It is precisely the loss of the everyday understanding of the priority of things of use, reflected in Descartes' subject/object metaphysics, which provides the conditions for the rise of modem science:

We first arrive at science as research when and only when truth has been transformed into the certainty of representation.
What it is to be is for the first time defined as the objectiveness of representing, and truth is first defined as the certainty of representing, in the metaphysics of Descartes. (QCT, 127)

Being and Time, then, sets out to rescue beings from objectivity and representation by returning to a pre-philosophical, a-historical understanding of equipment.

So it might have seemed in 1927, but Heidegger's later understanding of the history of Western Thought reveals that things may not be so simple. Indeed, there are hints scattered throughout Heidegger's later works that in opposing the subject/object ontology by an appeal to the primacy of equipment, Being and Time was itself a formulation of the penultimate stage of technology.

As early as The Origin of the Work of Art — the only sustained treatment of equipmentality after Being and Time — Heidegger notes "the possibility ... that differences relating to the history of Being may also be present in the way equipment is."6 This immediately casts suspicion on the a-historical transcendental priority given to equipment in Being and Time. And, indeed, at this same point in the text Heidegger cautions against "making thing and work prematurely into subspecies of equipment." (PLT, 32)

Heidegger, however, never works out a history of the being of equipment, so we will have to construct it from hints. The most important of these hints are Heidegger's discussion of the Greek notion of τέχνη at the beginning of our history and his remark in "Science and Reflection" that, in the technological understanding of the being, subject and object no longer stand in a relation of representation but are both absorbed into a total systematic ordering. ("Both subject and object are sucked up as standing-reserve.") (QCT, 173). It follows that opposing the Cartesian subject/object distinction in terms of an account of Dasein as a user of equipment becomes an ambiguous form of opposition, for it is no longer clear whether such an analysis offers a critique of technology in the form of a transcendental account of the pre-technological everyday understanding of equipment, or whether, under the guise of a transcendental account of everyday activity, such an analysis reflects a transition in the history of the way equipment is which prepares the way for technology. In other words, it is not clear whether Being and Time opposes technology or promotes it.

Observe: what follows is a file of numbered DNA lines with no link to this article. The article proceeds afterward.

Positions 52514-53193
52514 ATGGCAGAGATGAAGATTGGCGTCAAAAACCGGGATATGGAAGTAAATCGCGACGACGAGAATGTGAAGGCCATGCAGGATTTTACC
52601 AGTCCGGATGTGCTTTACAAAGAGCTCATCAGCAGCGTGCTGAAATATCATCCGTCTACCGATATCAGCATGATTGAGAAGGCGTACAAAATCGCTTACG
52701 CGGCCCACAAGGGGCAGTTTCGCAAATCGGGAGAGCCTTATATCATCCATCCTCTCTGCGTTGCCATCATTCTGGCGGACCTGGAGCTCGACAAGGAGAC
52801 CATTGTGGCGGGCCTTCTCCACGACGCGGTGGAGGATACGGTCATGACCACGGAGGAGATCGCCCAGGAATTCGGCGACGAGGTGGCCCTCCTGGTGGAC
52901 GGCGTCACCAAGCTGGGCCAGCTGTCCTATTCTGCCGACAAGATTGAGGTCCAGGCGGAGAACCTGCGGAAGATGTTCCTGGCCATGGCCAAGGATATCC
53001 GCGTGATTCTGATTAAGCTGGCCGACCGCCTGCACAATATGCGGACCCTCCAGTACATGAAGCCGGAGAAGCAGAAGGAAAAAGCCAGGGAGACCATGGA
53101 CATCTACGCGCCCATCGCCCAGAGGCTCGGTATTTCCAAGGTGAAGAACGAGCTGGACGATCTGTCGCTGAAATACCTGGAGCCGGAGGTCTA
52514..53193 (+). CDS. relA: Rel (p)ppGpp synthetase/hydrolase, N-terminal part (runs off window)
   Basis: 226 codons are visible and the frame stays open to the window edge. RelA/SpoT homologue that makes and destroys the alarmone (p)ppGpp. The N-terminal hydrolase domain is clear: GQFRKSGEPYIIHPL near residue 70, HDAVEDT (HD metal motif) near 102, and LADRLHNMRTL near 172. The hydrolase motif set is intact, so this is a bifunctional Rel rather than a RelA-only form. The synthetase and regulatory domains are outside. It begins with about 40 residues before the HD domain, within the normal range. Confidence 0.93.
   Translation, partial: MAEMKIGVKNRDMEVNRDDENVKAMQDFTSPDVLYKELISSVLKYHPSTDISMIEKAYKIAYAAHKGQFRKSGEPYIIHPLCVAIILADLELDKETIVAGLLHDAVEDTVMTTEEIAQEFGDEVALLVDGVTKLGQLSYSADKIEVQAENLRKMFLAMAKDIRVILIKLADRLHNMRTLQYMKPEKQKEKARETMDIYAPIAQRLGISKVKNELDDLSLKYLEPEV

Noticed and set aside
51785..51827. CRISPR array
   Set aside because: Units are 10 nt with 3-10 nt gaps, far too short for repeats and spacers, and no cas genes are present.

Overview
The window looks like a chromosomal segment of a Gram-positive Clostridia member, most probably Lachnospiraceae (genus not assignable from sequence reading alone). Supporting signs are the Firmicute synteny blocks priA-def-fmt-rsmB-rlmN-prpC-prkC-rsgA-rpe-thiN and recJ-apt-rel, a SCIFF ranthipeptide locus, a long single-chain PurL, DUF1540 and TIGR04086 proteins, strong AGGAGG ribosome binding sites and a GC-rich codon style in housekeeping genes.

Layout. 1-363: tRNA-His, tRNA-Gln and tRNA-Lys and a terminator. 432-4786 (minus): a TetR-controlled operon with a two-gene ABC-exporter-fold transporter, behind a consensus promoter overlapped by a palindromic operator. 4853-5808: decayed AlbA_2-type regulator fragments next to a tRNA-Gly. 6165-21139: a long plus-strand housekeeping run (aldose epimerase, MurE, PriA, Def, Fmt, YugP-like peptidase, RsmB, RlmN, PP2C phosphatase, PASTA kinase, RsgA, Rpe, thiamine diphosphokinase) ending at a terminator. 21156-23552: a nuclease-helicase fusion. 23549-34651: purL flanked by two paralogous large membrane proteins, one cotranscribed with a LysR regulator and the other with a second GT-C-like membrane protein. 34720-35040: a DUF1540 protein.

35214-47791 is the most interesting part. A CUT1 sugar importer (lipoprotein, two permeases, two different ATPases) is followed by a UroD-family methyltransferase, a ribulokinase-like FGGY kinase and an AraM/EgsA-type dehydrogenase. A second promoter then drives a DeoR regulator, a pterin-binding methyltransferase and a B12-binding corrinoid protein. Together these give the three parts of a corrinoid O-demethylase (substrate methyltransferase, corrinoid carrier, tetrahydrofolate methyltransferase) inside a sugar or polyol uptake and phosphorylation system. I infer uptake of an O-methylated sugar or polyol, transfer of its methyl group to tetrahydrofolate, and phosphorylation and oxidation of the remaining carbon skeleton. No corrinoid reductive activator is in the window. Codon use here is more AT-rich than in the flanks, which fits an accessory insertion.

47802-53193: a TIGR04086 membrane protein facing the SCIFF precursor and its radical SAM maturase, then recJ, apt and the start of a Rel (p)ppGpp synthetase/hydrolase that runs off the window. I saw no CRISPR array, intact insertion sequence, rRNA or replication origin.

The answer to this question can only be found in a detailed analysis of the phenomenology of equipment and worldhood offered in Being and Time. As we turn to Being and Time our Vorgriff be the hypothesis that the analysis of equipment in Being and Time is neither pre-technological nor fully technological, but rather, that Being and Time plays a transitional role in the history of the being of equipment. That, far from resisting the modern tendency to transform everything into standing-reserve, the understanding of the being of the ready-to-hand in Being and Time leaves equipment available for the assault of technology, the way the Cartesian understanding of the being of the present-at-hand made nature available for the assault of scientific research. Thus, early Heidegger might be said to have a privileged place in the transition from τέχνη to technology, which corresponds to Descartes' privileged place in the transition from theorea to modern science.